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USA 70 - Brazil 68

LAS VEGAS - JULY 24:  Chauncey Billups #4 of the 2010 USA Basketball Men's National Team goes in for a layup during a USA Basketball showcase at the Thomas & Mack Center on July 24 2010 in Las Vegas Nevada.  (Photo by Ethan Miller/Getty Images)
LAS VEGAS - JULY 24: Chauncey Billups #4 of the 2010 USA Basketball Men's National Team goes in for a layup during a USA Basketball showcase at the Thomas & Mack Center on July 24 2010 in Las Vegas Nevada. (Photo by Ethan Miller/Getty Images)
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I was going to say something about dodging a bullet in this game, but of course it's only group play, so it hardly matters whether the US had won or not.  If the only acceptable outcome is the Gold medal, then it doesn't much matter whether you finish first in your group or fourth - you still have to beat good teams in the knockout round.  If, as I heard Tony Kornheiser say on PTI today, this team is bound to lose at least one game at some point, then today's win is almost bad news.  There's no way they lose to Iran or Tunisia, so that means if one loss is inevitable, it's waiting for them in single elimination, and they won't win the Gold.  I don't happen to believe that a loss is inevitable, but from this point forward the only option is to go undefeated.

Today's game exposed the limitations of this Team USA.  The youth was evident in the 22 turnovers (that's a boatload in a 40 minute game).  The lack of cohesion was evident on pick and roll defense (Dragic and Slovenia found some seams Sunday, but Marcelinho picked them apart in the first half of this one). The lack of a halfcourt offense was evident in the low point total (only 27 in the second half).  We've said it all along - against an opponent that handles the pressure defense and doesn't turn the ball over, when the US is unable to get easy baskets in transition, they're going to struggle.  Well, guess what?  They struggled.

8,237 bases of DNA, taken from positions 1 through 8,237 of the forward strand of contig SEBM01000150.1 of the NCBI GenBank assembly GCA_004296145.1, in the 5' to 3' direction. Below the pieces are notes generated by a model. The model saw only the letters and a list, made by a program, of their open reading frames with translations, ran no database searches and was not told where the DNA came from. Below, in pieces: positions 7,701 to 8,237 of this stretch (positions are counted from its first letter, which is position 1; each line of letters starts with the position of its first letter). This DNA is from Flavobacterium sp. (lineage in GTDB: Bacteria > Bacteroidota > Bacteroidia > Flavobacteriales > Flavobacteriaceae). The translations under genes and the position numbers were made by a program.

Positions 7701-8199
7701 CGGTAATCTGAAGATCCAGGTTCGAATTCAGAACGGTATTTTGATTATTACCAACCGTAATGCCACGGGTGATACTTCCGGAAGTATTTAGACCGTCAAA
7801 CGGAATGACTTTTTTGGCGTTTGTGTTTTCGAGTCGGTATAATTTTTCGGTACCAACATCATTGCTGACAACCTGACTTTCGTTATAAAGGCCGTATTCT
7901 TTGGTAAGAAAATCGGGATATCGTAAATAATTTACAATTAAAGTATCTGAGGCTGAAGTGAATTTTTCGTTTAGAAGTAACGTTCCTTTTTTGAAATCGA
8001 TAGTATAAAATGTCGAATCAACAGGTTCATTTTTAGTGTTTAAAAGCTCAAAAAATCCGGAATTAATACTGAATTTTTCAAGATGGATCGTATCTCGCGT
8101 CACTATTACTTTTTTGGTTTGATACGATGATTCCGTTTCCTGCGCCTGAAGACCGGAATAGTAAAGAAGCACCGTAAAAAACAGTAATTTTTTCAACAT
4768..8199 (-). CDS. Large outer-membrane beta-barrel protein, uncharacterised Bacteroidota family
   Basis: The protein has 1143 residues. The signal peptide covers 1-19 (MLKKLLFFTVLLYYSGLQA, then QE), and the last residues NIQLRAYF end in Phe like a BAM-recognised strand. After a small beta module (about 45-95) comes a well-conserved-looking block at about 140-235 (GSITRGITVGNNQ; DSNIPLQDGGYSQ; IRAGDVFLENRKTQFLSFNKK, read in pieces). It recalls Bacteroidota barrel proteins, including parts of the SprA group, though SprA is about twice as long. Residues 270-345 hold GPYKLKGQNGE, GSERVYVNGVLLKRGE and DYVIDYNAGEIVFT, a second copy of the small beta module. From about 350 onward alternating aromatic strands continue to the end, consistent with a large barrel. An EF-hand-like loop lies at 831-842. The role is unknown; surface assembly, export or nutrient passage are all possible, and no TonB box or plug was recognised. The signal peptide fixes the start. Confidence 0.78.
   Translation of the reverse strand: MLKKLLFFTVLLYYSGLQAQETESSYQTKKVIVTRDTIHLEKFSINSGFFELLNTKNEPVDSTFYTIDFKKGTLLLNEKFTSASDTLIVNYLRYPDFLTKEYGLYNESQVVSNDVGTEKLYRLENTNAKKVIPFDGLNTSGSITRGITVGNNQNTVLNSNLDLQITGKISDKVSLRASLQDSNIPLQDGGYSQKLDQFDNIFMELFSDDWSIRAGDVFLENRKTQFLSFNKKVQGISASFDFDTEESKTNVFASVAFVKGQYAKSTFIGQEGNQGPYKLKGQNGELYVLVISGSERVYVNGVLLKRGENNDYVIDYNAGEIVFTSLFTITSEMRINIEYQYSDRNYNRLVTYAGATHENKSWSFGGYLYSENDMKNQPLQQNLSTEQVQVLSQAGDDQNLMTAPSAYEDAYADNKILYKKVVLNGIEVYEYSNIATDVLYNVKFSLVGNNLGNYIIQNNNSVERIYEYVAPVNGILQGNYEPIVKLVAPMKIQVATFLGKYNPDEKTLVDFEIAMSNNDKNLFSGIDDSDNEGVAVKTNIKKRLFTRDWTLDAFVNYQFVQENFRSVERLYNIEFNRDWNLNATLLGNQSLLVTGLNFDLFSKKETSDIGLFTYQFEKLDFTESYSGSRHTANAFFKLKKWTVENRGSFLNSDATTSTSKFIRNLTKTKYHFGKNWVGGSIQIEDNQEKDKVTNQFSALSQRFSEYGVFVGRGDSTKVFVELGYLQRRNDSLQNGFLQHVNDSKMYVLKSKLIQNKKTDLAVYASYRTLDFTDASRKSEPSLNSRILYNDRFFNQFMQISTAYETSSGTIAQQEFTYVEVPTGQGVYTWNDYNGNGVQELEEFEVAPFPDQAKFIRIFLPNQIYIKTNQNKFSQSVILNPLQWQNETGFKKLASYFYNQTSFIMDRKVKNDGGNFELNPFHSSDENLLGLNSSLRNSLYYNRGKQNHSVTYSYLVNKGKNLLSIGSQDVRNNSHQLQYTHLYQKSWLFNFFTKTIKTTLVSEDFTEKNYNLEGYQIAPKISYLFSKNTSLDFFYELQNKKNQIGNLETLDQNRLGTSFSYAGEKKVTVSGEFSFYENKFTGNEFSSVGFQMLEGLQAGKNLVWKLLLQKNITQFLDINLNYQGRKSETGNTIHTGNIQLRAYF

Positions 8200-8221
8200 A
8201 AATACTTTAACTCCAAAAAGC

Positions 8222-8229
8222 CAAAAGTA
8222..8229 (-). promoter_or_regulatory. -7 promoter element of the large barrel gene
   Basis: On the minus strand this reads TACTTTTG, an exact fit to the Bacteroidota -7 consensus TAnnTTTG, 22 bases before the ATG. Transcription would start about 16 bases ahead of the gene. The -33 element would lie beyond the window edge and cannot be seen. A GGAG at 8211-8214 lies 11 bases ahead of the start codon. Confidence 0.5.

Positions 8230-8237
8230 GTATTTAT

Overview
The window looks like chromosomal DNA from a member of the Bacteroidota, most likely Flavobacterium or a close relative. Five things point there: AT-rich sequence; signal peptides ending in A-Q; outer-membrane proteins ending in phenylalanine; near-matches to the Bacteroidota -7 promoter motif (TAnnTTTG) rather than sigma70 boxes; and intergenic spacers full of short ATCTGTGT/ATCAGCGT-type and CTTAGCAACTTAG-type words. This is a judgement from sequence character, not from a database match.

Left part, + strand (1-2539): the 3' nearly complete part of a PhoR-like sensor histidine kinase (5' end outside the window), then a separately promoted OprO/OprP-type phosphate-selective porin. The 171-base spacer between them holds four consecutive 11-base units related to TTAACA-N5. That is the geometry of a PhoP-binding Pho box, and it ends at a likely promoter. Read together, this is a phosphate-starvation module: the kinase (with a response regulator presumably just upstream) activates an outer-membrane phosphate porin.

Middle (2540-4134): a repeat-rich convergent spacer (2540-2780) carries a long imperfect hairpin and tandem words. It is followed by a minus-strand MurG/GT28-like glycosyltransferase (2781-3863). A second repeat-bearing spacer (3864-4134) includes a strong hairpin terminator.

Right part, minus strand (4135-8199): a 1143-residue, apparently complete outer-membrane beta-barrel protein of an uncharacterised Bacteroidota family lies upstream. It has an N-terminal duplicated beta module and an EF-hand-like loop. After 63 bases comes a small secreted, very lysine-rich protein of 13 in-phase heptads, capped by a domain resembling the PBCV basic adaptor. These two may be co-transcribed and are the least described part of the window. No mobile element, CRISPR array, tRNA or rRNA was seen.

And for all the talk of the depth of Team USA, when it got right down to it in a tight game, Krzyzewski played Kevin Durant basically the entire game, and went with Billups the entire second half.  Is it perhaps a bit strange that coach K felt compelled to ride his starters so much in an opening round game?  Perhaps.  But it's pretty evident that when forced to play a half court game, it's coming down to Durant or Rose or Billups creating something in an iso.  That's it.  That's the offense.  In addition to the starters playing significantly more minutes, the bench was ineffective when it was in.  Collectively the reserves made only a single field goal (a Kevin Love three of all things) and scored 6 points.

(Speaking of playing time, there may be a tendency in Clips Nation to feel badly about Eric Gordon's 5 minutes today.  Don't.  I have no problem with him playing behind Westbrook right now, especially in a game where Brazil was playing man-to-man the whole way.  As of now, I assume Gordon would be the first guard off the bench against zones, but Westbrook has looked great as well so he deserves minutes.  There was a time when Gordon wasn't considered a possiblity for the team, and then he was penciled in as maybe a 12th man.  He's in the top 9, even today, and he'll get his chances, so it's OK.)

Does today's result mean that Team USA is in trouble, when Brazil had free throws to tie the game in the final seconds, even though they were playing without Nene or Anderson Varejao?  I don't really think it told us much that we didn't already know.  It was an unusual game and I wouldn't want to use it to forecast the future.  Brazil's halftime lead was mostly the byproduct of ridiculously hot shooting, including 7 for 11 on three pointers (many of them contested).  Ironically, some equally cold second half shooting ended up costing the South Americans the game.  If they make even a reasonable percentage in the second half, they win handily. 

You have to give Team USA credit for making some defensive adjustments at halftime.  They went with the hard show on the pick and roll after intermission, which frequently turned into a trap on the ball handler.  The rotations from the other three players weren't always perfect, but the approach clearly worked better than having the big float under the screen as they were doing in the first half.  If these games are on the job training for Team USA, today was very important.  Neither Iran nor Tunisia have the talent to provide meaningful work to the team.  That means that any more learning experiences are coming when a loss means a trip home.  Against Germany or a similar team in the first game of the knockout stage, they can survive a bad game.  From the final 8 on, there's no more learning on the job - they have to do the job at that point.